Blood, Sweat & Tears – The Complete Columbia Singles (Real Gone Music)
All the A & B sides from the peak years of Blood, Sweat & Tears
Blood, Sweat & Tears had two Platinum and three Gold Albums, two of which went all the way to number one, yet this marks the first time that all their singles, including B sides, are available in one collection. The real selling point for The Complete Columbia Singles is the first eight tracks on disc one, which collect both sides of their first four singles, all available in their original, mono format.
“You’ve Made Me So Very Happy,” “And When I Die,” and “Spinning Wheel” all went to number two on the charts in 1969, and all sound punchier in their single versions. “Spinning Wheel” is especially nice – the mix has less echo, and although shorter than the album version, it does contain a guitar solo that’s unique to the single mix.
Nothing else on this collection matches the dizzying heights of that trio of hits, but there’s still plenty of good material to delve into – the gospel-infused “Hi-De-Ho” and the hard-rocking “Lucretia Mac Evil” were highlights from their next album, while the charging “Go Down Gamblin’” and the soulful “Lisa, Listen to Me” should’ve been bigger hits.
Disc two opens with a new lead singer – David Clayton Thomas exited and was replaced by a similarly gruff-voiced Jerry Fisher. “So Long Dixie” is an okay ballad that sounds like a Chicago outtake, while “Roller Coaster,” with its funky groove, is one of the big surprises. “Tell Me That I’m Wrong” sounds like Philly soul.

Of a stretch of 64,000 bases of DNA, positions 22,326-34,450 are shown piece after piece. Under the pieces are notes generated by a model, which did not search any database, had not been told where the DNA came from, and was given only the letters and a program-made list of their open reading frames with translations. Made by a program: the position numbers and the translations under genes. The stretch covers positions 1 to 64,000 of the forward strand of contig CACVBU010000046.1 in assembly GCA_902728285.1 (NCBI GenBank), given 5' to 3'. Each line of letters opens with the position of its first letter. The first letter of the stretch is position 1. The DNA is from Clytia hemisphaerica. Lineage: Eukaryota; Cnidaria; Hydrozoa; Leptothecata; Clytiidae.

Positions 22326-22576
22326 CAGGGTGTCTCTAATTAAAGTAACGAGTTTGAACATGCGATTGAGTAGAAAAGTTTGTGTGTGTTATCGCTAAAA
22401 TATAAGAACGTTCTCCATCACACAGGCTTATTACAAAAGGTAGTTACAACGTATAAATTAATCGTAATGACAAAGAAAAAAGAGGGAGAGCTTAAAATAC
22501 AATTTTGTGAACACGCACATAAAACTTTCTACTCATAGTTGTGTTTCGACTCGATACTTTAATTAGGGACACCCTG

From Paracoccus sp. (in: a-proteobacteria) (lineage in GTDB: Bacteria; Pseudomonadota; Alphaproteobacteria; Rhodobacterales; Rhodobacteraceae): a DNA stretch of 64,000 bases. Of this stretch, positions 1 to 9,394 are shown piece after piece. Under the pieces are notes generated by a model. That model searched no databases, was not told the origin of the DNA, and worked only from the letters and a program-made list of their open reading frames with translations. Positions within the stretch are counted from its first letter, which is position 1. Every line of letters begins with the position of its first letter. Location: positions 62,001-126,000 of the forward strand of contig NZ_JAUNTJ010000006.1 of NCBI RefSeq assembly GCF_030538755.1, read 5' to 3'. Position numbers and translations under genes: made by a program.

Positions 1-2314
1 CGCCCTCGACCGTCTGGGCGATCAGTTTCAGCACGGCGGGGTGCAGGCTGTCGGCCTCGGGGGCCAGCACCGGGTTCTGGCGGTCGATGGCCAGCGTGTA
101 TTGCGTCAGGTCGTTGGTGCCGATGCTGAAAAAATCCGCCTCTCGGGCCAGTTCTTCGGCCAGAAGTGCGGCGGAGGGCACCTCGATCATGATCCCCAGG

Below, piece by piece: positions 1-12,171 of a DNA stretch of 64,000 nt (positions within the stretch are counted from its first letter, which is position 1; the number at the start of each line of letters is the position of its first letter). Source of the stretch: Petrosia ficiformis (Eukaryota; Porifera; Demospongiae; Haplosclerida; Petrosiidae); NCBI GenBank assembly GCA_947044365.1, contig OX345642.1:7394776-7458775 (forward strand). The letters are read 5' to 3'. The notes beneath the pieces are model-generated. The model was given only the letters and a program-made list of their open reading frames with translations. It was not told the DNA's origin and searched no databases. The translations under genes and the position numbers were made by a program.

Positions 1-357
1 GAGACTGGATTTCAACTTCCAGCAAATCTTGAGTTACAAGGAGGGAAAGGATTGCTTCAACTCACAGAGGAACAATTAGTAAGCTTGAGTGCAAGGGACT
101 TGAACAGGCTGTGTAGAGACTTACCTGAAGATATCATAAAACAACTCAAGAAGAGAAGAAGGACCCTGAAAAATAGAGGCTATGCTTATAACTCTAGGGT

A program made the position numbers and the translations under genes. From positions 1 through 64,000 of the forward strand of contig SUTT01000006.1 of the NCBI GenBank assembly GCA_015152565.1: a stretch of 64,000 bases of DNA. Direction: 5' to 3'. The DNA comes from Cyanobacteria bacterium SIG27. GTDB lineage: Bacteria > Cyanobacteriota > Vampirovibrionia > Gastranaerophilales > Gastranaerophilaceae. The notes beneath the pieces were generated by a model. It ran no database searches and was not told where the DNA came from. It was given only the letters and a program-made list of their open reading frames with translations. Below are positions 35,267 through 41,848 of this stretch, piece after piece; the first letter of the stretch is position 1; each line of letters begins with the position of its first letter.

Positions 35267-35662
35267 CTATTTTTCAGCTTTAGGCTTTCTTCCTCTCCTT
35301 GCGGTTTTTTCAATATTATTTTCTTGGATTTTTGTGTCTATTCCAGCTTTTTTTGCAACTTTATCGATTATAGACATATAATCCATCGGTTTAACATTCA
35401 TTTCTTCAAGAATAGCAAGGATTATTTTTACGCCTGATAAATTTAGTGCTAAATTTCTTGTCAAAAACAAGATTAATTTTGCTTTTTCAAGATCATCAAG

Clayton-Thomas returns for the excellent Beatles’ cover, “Got to Get You Into My Life,” which surely had to be inspiration for another horn-based band that was just starting out, Earth, Wind & Fire.
The inclusion of all the B sides adds more flavor to the disc – “House in the Country” sounds like something from Dr. Demento, while “Blues Part II” takes “Sunshine of Your Love” and “Spoonful” and melds them together. There’s a nice page in the booklet devoted to some of the behind the scenes of these lesser-known tracks.
All the hits, plus some oddball rarities makes The Complete Columbia Singles an excellent Blood, Sweat & Tears collection. —Tony Peters